Camping in the redwoods is an incredibly tranquil experience.  Heck, doing anything in the redwoods, including your taxes, is an incredibly tranquil experience.  I tried to explain to my colleagues in Qatar -- folks from India, the Philippines, the UK and other places -- what the redwoods are like and how calming it is to be within their presence, but my words always failed to describe the experience properly.

 
 
Above:  My weekend trip to the Olympic Peninsula in the state of Washington. I hoped to visit four of the 16 extreme geographic compass points in the contiguous U.S.:  the westernmost (Cape Alava), northwesternmost (Cape Flattery), north-northwesternmost, and west-northwesternmost points. I also hoped to eat a lot of grilled bratwurst.

I got up this morning at the Burlington campground, ate a blueberry muffin for breakfast, and took a panorama photo of my campsite, trying the capture a bit of the magic of the redwoods for my website readers.  But just as my words fail to describe the magic of the redwoods, I’m sure my photos will, as well.  All I can say is:  If you’ve never visited the Redwoods, do it.  In all my travels around America and the world, I’ve never been in a place that is so -- what’s the word? -- calming?  relaxing?  awe-inspiring? (well, that’s two words).  All I can say is that the redwoods country of northern California is one of the most special places I’ve ever been.  Long may those proud giants live.

I stopped in at the Burlington Visitor Center later that morning, just a hundred yards from my campsite.  This, the main Visitor Center of the sprawling Humboldt Redwoods State Park, literally hasn’t changed in the 35 years I’ve been coming here (and that’s a good thing) – same displays about the massive 1964 flood that devastated this area, same dioramas, perhaps even the same rangers. Then I reversed my tracks and headed north along the Avenue of the Giants parkway.  Yes, I was heading south that day, but I never pass up a chance to drive on this meandering roadway, doing 30 mph while drifting lazily among the stately giants.

As I mentioned earlier, the 30-mile section called Avenue of the Giants used to be Highway 101 before 1960 when a Highway 101 bypass was constructed.  Now it winds through the redwoods providing an unforgettable alternative travel experience for people who like to slowly poke along and meander through the towering trees.  People like me. I pulled off and parked at a couple places on the Avenue of the Giants and walked among the redwood groves, trying to soak it all in, and I took a panorama picture of an area called the Founder’s Grove to give you an idea of what it’s like here.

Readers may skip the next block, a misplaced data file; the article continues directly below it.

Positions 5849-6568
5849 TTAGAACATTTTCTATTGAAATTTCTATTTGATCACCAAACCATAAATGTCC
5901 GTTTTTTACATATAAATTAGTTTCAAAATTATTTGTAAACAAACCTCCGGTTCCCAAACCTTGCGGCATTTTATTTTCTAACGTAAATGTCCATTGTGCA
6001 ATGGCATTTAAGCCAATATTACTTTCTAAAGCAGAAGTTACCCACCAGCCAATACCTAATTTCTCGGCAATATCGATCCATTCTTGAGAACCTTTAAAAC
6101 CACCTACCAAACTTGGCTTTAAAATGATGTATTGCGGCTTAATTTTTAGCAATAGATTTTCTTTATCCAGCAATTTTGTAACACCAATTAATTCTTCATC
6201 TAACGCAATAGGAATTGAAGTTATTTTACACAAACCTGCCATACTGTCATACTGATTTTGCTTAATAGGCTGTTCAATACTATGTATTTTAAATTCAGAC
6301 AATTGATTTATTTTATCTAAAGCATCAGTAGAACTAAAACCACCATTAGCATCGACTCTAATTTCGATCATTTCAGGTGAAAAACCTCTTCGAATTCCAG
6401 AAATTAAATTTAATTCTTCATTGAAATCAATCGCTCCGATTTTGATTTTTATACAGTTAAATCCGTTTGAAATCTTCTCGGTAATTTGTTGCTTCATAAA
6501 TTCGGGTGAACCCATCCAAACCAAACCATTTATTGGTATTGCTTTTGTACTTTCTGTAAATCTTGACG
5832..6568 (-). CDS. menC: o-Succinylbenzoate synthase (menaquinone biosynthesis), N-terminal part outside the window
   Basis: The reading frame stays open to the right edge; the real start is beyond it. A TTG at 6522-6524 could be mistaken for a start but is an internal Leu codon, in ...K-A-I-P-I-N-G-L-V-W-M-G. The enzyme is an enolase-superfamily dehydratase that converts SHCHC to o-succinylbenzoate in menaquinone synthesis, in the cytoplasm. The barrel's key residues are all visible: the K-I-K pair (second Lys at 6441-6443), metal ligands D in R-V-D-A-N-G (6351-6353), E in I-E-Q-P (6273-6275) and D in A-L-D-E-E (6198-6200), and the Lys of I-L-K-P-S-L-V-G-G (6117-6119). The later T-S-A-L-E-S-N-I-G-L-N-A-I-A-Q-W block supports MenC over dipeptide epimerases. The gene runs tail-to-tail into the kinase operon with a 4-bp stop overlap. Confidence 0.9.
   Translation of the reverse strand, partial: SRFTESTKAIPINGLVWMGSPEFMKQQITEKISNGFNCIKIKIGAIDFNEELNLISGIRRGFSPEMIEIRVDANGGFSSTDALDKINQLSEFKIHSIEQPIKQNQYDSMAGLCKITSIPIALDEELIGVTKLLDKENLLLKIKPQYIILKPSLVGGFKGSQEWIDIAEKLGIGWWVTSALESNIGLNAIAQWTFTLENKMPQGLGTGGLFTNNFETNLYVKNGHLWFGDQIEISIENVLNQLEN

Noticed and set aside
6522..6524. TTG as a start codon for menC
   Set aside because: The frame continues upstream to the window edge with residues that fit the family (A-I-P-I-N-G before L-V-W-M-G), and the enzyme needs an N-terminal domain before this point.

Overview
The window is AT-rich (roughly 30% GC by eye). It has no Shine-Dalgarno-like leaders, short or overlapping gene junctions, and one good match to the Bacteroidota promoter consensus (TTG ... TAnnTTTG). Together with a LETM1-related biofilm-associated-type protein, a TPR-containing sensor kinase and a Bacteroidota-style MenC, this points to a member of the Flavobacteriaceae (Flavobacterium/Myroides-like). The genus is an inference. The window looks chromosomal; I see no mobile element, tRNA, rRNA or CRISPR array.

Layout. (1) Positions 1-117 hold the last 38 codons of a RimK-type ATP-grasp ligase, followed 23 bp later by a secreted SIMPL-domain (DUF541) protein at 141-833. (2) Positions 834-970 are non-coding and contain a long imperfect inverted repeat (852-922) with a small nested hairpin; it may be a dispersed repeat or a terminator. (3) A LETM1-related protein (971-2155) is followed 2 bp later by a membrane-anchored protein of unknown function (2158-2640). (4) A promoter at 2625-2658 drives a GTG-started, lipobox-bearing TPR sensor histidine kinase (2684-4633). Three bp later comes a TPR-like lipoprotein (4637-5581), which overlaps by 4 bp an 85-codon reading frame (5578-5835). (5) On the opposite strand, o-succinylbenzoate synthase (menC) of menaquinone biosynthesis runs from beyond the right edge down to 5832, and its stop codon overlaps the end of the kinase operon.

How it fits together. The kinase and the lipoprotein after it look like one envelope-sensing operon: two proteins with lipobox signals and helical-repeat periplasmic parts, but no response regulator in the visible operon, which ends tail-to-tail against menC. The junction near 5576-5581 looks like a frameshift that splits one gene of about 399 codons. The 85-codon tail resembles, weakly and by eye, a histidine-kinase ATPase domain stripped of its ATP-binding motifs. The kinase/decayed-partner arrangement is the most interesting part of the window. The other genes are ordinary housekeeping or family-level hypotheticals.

But alas, the highway beckoned.  So around 1 p.m. I pulled onto Highway 101 and hit the high gear – but not for long.  North of Leggett I braked to a stop, seeing a long line of stopped cars on the highway in front of me.  “Must be road construction,” I thought as I crept along at 2 mph.  About an hour later, I – and everyone else – was still creeping, when I finally approached the construction site.  CalTrans (the California Department of Transportation) was doing some road work on a short stretch of highway here, perhaps 200 yards long, and this being a weekend, they had erected a red-yellow-green traffic signal on both sides, allowing only one direction of traffic to flow through at a time, rather than have flaggers manage the traffic. 

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Above: The Avenue of the Giants is a former section of U.S. Highway 101 in California that meanders through the redwoods. It's an unforgettable experience. This is just a snippet, because the entire drive takes about 40 minutes. (0:47)
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What they apparently didn’t think about is that this being Sunday, the vast majority of traffic here is heading south, back to the Bay Area, and very little traffic was heading north.  When I finally drove through the construction zone, I saw a total of 4 cars in the northbound lane waiting their turn – while over 800 cars were waiting their turn in my (the southbound) direction.  So the northbound folks had to wait for only three minutes to go through while the southbound folks, including me, had to wait for over an hour.  I used to do some traffic engineering work in Oregon with the firm Parsons Brinckerhoff so I figured I should drop CalTrans a note giving them a few pointers about setting traffic signals.  But at least the weather was nice…